Chick & Ruth’s Delly on Main Street is where pols start their day and they’d be wise to show up by 8:30 a.m., which is when the Pledge of Allegiance is recited daily.  Owner Ted Levitt usually does the honors but if you ask nicely, it could be your kid at the mike.  The restaurant’s orange-and-yellow décor is as cheerful as a sunny-side-up egg though you’d be wise to order the crab and mozzarella omelet or the homemade corned beef hash.  165 Main Street, Annapolis  (410) 269-6737.  Every good Annapolis day should end at the Annapolis Ice Cream Company, regularly voted “best of” by in-the-know locals and whose signature flavors include Apple Pie, Oreo and Chocolate made with imported European cocoa.  196 Main Street, Annapolis  (443) 482-3895.  Last stop is Mike’s Crab House on the South River, where a dozen crabs dusted with Old Bay seasoning and piled high on brown paper is just how the locals like it.  3030 Riva Road, Riva  (410) 956-2784.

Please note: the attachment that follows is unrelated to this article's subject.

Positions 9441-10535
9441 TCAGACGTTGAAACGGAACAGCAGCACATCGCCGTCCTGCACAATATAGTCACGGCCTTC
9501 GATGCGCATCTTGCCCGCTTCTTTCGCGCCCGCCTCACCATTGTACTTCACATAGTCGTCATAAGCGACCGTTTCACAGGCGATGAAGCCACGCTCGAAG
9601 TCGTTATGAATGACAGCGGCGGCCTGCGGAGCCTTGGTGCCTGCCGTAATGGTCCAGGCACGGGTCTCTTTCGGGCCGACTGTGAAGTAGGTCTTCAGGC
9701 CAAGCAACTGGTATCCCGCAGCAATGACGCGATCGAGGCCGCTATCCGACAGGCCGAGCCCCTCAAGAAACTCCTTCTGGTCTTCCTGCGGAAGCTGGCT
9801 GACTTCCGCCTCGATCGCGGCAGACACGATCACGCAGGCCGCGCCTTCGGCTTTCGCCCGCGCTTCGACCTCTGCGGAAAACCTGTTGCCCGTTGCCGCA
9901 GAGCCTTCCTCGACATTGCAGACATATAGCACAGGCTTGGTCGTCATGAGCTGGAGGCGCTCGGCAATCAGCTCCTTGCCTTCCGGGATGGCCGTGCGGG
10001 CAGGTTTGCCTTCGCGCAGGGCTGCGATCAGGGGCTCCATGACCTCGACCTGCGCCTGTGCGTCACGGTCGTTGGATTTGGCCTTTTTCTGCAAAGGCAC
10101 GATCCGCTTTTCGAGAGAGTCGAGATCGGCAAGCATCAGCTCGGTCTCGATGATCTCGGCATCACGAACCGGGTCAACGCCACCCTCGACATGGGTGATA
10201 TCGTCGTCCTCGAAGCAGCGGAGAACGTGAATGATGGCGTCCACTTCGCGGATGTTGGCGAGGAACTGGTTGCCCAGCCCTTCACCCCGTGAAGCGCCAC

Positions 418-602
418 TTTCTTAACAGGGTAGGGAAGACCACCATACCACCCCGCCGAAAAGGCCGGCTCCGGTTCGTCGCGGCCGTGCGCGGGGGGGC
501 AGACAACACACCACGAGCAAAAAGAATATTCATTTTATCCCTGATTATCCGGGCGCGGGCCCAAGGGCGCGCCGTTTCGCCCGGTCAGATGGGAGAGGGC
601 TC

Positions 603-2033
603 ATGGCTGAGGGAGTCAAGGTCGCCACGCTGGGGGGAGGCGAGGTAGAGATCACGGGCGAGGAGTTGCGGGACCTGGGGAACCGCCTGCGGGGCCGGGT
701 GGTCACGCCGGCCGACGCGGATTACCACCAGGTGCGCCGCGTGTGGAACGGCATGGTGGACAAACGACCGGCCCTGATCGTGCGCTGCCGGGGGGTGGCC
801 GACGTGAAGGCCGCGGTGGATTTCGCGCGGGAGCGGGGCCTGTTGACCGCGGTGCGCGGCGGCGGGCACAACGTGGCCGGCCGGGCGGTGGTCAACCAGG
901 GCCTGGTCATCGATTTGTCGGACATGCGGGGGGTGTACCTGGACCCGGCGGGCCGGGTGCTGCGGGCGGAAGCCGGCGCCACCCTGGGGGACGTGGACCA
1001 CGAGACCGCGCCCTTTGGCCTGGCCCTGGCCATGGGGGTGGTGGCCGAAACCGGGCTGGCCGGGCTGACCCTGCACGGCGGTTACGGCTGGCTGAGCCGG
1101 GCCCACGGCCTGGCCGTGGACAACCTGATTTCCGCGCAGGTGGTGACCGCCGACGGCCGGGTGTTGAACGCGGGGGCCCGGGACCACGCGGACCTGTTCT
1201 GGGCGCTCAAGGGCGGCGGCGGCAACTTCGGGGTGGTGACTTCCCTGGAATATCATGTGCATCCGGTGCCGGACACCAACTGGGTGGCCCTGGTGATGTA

What else?  eCruisers are six-seat electric vehicles (think golf cart on steroids) that will pick you up and pack you off to one of over a dozen downtown restaurants for free.  They’re a great way to beat the heat and the kids will love ‘em...Watermark water taxis can ferry you in and around Annapolis harbor for a sliding-scale fee depending upon your destination (Eastport, Back Creek, etc.) and offer little feet (okay, big feet, too) a pleasant respite.  The company also operates a fleet of larger touring craft including the Harbor Queen.


Elaine Sosa Labalme is a food and travel writer based in Pittsburgh, PA. When she's not busy as a domestic goddess she's out traveling with husband Fen and eight-year-old son Steven. She hopes to be the next Charles Kuralt.

Note: This information was accurate when it was published. Please be sure to confirm all rates and details directly with the businesses in question before making your plans.